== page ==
A judge on Friday threw out California's new lethal injection protocols, which have been five years in the making, because corrections officials failed to consider a one-drug execution method now in practice in other death penalty states.
In ruling that the new protocols were "invalid," Marin County Superior Court Judge Faye D'Opal noted that one of the state's own experts recommended the single injection method as being superior to the three-drug sequence approved last year.
State officials now must decide whether to appeal D'Opal's ruling or again revise the lethal injection procedures that were deemed unconstitutional by a federal judge in 2006. The ruling — at least for now, experts say — appears to halt a federal judge's review of whether the changes to the state procedures are sufficient to allow executions to resume after a six-year suspension.
D'Opal criticized the state for ignoring many requirements of the law on revising official procedures, saying that officials failed even to explain why they rejected the one-drug method.
The legal challenge to the revised procedures was brought by condemned inmate Mitchell Sims, who has been on death row for 24 years for the 1985 killings of three Domino's pizza employees, including a deliveryman in Glendale. Sims is one of only a dozen among California's 722 condemned inmates who have exhausted all appeals and are eligible for a death warrant.
Atty. Gen. Kamala D. Harris' spokeswoman, Lynda Gledhill, said the question of whether to appeal was still under review and that a decision would probably be guided by "what our client wants to do," referring to the California Department of Corrections and Rehabilitation.
Department spokeswoman Terry Thornton said corrections officials had no immediate comment.
The last execution in the state was in January 2006, when 76-year-old Clarence Ray Allen was put to death. A month later, U.S. District Judge Jeremy Fogel halted the scheduled lethal injection of convicted murderer Michael A. Morales because of concerns that some of the 13 men put to death in California since 1978 may have experienced excessive pain.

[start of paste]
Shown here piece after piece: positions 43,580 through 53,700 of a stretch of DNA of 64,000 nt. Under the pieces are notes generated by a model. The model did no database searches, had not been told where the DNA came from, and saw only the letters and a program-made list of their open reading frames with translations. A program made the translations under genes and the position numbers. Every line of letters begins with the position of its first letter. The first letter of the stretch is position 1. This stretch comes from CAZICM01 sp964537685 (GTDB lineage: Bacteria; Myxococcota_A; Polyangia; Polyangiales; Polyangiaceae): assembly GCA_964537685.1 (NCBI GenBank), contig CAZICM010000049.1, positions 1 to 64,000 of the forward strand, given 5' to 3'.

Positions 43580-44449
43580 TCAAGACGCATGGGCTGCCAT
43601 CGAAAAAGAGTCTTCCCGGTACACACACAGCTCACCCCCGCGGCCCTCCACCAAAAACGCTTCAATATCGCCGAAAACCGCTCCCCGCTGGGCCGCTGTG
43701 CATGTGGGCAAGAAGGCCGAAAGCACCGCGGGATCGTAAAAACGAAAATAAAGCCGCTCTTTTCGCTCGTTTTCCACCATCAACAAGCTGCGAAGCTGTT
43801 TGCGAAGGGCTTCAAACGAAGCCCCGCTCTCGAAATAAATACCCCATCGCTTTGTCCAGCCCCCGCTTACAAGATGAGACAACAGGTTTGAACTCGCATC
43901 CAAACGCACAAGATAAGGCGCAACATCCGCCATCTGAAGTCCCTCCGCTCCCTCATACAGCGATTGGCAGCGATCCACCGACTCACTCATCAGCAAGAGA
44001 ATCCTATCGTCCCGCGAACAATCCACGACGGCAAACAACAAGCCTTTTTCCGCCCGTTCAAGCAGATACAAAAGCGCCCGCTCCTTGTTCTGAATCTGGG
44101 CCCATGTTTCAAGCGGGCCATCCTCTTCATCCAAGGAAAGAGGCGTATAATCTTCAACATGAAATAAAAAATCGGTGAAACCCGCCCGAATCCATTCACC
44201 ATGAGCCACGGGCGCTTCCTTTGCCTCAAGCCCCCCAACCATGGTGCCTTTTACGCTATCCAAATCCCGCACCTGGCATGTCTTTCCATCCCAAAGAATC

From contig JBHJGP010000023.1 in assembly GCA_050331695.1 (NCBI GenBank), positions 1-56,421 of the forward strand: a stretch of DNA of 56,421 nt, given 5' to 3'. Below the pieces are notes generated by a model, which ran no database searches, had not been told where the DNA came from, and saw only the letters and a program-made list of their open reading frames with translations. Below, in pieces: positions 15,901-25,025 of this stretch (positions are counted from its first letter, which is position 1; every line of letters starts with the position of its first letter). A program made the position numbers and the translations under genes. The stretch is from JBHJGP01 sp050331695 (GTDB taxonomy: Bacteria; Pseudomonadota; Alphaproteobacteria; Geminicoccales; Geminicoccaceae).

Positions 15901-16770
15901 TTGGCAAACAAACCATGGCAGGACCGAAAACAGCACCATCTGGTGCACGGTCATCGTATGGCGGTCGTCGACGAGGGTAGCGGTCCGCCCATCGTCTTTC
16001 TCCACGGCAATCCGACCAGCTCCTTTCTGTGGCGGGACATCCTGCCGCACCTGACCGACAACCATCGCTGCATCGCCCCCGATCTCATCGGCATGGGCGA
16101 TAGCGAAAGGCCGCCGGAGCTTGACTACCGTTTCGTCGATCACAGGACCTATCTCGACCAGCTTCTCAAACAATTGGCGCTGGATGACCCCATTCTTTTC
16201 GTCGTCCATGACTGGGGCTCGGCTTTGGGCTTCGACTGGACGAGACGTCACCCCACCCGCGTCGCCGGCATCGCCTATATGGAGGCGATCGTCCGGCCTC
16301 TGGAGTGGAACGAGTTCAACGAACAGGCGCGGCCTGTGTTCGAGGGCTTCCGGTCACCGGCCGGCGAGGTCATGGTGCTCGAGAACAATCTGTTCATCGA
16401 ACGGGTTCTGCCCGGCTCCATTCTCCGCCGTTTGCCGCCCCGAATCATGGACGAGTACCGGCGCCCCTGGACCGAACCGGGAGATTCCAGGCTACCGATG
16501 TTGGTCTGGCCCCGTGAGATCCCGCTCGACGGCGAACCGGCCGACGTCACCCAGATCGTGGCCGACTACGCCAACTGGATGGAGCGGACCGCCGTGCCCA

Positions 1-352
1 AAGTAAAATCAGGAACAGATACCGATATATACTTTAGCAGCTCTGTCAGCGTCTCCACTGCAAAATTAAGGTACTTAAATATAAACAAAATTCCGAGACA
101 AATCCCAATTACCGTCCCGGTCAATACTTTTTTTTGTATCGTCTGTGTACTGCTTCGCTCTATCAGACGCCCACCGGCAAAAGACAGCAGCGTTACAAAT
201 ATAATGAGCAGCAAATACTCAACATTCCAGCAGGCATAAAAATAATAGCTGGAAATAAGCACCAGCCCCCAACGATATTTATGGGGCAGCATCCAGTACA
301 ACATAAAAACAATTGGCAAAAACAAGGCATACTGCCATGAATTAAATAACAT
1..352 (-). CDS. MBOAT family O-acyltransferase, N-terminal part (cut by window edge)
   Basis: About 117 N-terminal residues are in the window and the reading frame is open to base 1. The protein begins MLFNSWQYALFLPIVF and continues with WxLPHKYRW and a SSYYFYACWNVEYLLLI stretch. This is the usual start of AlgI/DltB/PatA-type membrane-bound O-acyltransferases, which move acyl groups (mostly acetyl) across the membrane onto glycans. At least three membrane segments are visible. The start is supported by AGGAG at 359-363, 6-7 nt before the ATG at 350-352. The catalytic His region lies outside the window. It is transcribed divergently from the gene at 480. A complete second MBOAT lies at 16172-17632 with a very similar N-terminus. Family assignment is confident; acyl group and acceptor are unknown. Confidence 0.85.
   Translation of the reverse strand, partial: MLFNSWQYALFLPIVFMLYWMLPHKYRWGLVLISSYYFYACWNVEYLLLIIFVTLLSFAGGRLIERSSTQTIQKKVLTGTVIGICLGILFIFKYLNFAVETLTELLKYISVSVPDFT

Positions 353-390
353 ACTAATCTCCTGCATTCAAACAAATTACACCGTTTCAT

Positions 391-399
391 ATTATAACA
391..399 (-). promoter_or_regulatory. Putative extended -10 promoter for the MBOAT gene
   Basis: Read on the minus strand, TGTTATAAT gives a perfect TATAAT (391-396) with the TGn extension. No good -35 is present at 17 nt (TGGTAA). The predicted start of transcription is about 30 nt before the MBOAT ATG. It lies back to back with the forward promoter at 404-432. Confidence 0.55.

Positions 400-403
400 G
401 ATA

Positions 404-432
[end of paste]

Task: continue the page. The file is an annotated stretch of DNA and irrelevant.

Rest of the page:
Lawyers for death row inmates presented expert witnesses who testified in Fogel's court that sodium thiopental, the first drug in the three-injection sequence, might not have fully anesthetized some of the inmates, subjecting them to intense pain from the paralytic pancuronium bromide and the final shot of potassium chloride that stops the heart.
Fogel has since left his seat on the federal bench in Northern California, and his successor in the case last month agreed to put off review until at least late next year.
Meanwhile, the sole U.S. manufacturer of sodium thiopental stopped producing it last year, and condemned inmates have challenged the legality of foreign-produced anesthesia for its lack of U.S. Food and Drug Administration certification.
Ohio and Oklahoma have replaced sodium thiopental with more readily available Pentobarbital. Ohio and Washington have also changed from the three-drug execution method to a single, massive dose of fast-acting anesthesia that renders the inmate unconscious while his heart stops beating.
Kent Scheidegger, legal director for the pro-death-penalty Criminal Justice Legal Foundation, said the effect of D'Opal's ruling will depend on whether Harris acts diligently to appeal it.
"How much delay it will cause depends on how seriously the current administration takes its responsibility to enforce the rights of crime victims guaranteed by the California Constitution," Scheidegger said.
Death penalty opponents hailed D'Opal's decision as an opportunity for Californians to reconsider capital punishment.
"The time has come to replace the death penalty with life in prison with no chance of parole," said Natasha Minsker, an American Civil Liberties Union lawyer and campaign manager for a voter initiative to repeal the death penalty. "Any attempt to devise new lethal injection rules will take an enormous amount of public employee time and cost hundreds of millions of dollars."
Minsker said the ACLU has filed numerous public records requests for information on the amount of money the state has spent in the effort to create a legal framework for executions — a sum she estimates as at least double-digit millions. Neither the attorney general's office nor corrections officials have complied with those requests, Minsker said.
A study published earlier this year by U.S. 9th Circuit Court of Appeals Judge Arthur L. Alarcon and Loyola Law School professor Paula M. Mitchell said taxpayers have spent $4 billion to carry out 13 executions since 1978 and at least $184 million a year to maintain death row and the capital defense system.